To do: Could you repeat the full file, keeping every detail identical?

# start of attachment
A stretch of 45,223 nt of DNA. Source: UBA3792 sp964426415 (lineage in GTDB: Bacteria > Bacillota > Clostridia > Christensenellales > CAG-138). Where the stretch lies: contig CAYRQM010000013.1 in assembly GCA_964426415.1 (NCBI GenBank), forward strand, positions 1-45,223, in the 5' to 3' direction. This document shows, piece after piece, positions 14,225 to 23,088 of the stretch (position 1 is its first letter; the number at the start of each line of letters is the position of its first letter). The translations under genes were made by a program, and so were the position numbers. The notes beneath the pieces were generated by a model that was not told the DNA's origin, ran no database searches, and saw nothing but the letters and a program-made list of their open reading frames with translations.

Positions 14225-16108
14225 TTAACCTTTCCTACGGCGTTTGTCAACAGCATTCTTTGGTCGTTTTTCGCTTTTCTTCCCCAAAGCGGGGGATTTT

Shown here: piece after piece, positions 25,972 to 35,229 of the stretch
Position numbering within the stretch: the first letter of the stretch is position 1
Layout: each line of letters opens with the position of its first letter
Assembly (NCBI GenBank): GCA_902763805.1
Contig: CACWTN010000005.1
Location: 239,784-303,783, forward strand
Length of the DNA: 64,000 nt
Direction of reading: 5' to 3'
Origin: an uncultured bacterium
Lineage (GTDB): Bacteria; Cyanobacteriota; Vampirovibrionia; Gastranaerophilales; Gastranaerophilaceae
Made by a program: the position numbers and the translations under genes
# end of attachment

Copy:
A stretch of 45,223 nt of DNA. Source: UBA3792 sp964426415 (lineage in GTDB: Bacteria > Bacillota > Clostridia > Christensenellales > CAG-138). Where the stretch lies: contig CAYRQM010000013.1 in assembly GCA_964426415.1 (NCBI GenBank), forward strand, positions 1-45,223, in the 5' to 3' direction. This document shows, piece after piece, positions 14,225 to 23,088 of the stretch (position 1 is its first letter; the number at the start of each line of letters is the position of its first letter). The translations under genes were made by a program, and so were the position numbers. The notes beneath the pieces were generated by a model that was not told the DNA's origin, ran no database searches, and saw nothing but the letters and a program-made list of their open reading frames with translations.

Positions 14225-16108
14225 TTAACCTTTCCTACGGCGTTTGTCAACAGCATTCTTTGGTCGTTTTTCGCTTTTCTTCCCCAAAGCGGGGGATTTT

Shown here: piece after piece, positions 25,972 to 35,229 of the stretch
Position numbering within the stretch: the first letter of the stretch is position 1
Layout: each line of letters opens with the position of its first letter
Assembly (NCBI GenBank): GCA_902763805.1
Contig: CACWTN010000005.1
Location: 239,784-303,783, forward strand
Length of the DNA: 64,000 nt
Direction of reading: 5' to 3'
Origin: an uncultured bacterium
Lineage (GTDB): Bacteria; Cyanobacteriota; Vampirovibrionia; Gastranaerophilales; Gastranaerophilaceae
Made by a program: the position numbers and the translations under genes